Scottish police probe Northern Ireland link after seven drug-related deaths
Police are investigating whether there is a link between seven drug-related deaths in Scotland and a series of fatalities in Northern Ireland.
Officers in Scotland suspect that the deaths there are linked to so-called 'green Rolex' pills – the same fake ecstasy tablets blamed for a number of sudden deaths in Northern Ireland.
Both forces have been liaising since the PSNI started investigating eight deaths in Belfast and the north west over the past four weeks, which may have been caused by drugs.
Northern Ireland's Health Minister Edwin Poots will be seeking an update from the PSNI at a meeting today on what it is doing to tackle drug dealing following the deaths.
Police are also investigating if a drugs overdose caused the death of Neil Reeves, a father-of-one in his 20s who died at his home in east Belfast in the early hours of Sunday.
Last month the PSNI issued an alert advising people to be careful if they were offered green-coloured tablets with a crown or castle logo imprinted on them.
A teenager died in Scotland on Tuesday morning after taking a fake ecstasy tablet – the seventh reported death linked to the pills in the region.
The 18-year-old died in Alexandria, West Dunbartonshire, near Glasgow.
Police have warned that tablets circulating in Scotland contain toxic chemicals with potentially fatal effects. Officers in the west of Scotland identified the pills as green in colour, which were stamped with a crown logo.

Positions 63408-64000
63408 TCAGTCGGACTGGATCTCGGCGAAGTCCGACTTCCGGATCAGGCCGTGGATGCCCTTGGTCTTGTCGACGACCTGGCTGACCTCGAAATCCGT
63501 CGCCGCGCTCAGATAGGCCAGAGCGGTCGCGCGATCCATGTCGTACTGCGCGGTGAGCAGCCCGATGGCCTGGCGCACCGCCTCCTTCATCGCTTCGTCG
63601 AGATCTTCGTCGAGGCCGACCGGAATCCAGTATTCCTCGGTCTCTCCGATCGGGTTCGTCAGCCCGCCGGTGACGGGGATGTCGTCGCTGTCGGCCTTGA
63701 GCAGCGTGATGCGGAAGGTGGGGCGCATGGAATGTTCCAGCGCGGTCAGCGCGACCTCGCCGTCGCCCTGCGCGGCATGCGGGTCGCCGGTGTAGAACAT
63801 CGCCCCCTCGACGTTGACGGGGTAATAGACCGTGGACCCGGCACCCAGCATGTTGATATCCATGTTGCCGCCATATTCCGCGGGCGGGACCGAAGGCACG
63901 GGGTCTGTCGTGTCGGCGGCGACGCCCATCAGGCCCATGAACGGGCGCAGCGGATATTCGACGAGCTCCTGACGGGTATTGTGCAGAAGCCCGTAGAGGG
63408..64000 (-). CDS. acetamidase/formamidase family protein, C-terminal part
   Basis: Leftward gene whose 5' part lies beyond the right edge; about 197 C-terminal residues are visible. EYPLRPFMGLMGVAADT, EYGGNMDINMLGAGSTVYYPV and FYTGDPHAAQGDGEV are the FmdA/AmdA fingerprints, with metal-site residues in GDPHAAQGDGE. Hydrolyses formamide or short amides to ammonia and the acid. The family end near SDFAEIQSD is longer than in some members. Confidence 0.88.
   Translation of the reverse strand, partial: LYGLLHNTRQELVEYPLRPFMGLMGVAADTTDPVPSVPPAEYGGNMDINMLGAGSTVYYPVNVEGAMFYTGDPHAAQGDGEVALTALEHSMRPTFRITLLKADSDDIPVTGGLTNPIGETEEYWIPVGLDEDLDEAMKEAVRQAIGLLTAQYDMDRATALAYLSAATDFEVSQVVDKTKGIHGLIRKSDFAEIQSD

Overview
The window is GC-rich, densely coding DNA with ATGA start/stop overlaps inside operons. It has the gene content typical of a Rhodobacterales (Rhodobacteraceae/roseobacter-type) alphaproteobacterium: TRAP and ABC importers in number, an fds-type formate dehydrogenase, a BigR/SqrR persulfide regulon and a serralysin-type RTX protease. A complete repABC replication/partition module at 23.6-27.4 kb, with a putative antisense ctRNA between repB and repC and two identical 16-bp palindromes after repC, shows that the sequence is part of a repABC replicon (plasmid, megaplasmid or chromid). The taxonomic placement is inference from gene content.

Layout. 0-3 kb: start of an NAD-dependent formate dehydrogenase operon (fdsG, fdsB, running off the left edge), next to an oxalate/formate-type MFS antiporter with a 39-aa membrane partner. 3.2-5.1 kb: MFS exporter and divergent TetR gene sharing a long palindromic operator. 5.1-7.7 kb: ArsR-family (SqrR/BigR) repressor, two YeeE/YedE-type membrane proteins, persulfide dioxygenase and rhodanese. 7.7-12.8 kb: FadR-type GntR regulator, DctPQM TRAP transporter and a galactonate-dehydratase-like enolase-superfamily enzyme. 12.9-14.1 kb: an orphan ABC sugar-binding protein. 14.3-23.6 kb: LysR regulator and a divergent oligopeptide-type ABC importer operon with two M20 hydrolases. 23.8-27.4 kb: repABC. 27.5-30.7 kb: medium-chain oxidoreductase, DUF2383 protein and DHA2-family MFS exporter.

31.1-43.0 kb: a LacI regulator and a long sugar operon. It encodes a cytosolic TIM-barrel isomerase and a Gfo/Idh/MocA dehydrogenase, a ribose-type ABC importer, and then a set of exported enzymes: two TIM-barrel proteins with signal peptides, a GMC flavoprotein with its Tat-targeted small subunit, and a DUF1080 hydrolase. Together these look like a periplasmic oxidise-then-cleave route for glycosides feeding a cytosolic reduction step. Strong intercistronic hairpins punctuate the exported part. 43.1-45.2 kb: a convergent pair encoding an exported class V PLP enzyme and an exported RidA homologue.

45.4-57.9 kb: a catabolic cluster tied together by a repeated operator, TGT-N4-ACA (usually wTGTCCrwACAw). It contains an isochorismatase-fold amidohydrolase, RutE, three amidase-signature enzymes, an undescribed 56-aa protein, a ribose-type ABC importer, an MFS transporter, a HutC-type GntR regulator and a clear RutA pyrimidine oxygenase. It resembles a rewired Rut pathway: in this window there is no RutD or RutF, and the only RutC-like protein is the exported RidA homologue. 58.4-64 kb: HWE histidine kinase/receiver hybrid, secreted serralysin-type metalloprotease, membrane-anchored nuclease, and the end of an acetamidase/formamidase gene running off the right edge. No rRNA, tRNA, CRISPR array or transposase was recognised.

Some have been found to contain dangerous stimulant Methoxyamphetamine, known as PMA, according to the force.
They are also warning of a white pill with the Mitsubishi logo imprinted on it, found to contain the chemicals 5IT or AMT, and a yellow tablet with a star logo.
Police in Northern Ireland hahave ruled out a single killer drug link to the eight deaths although toxicology results have not yet been released. They do not believe the deaths were linked to a "bad batch" of drugs.
However, a spokeswoman for Glasgow Police said the forces are investigating if the deaths on both sides of the water are linked and if they were caused by the fake ecstasy tablets.
"We have not been made aware of any link," she said.
"That is still part of our investigation."
PMA is a stimulant drug similar to ecstasy, but pills containing it do not have the same effect or take effect as quickly as an ecstasy tablet.
That can lead users to take more pills than they should, as they may believe that more are needed to create a high similiar to ecstasy.
These 'green Rolex' pills have a logo of a crown or castle on them and can be bought for as little as £2.50.
The main cause of death is overheating.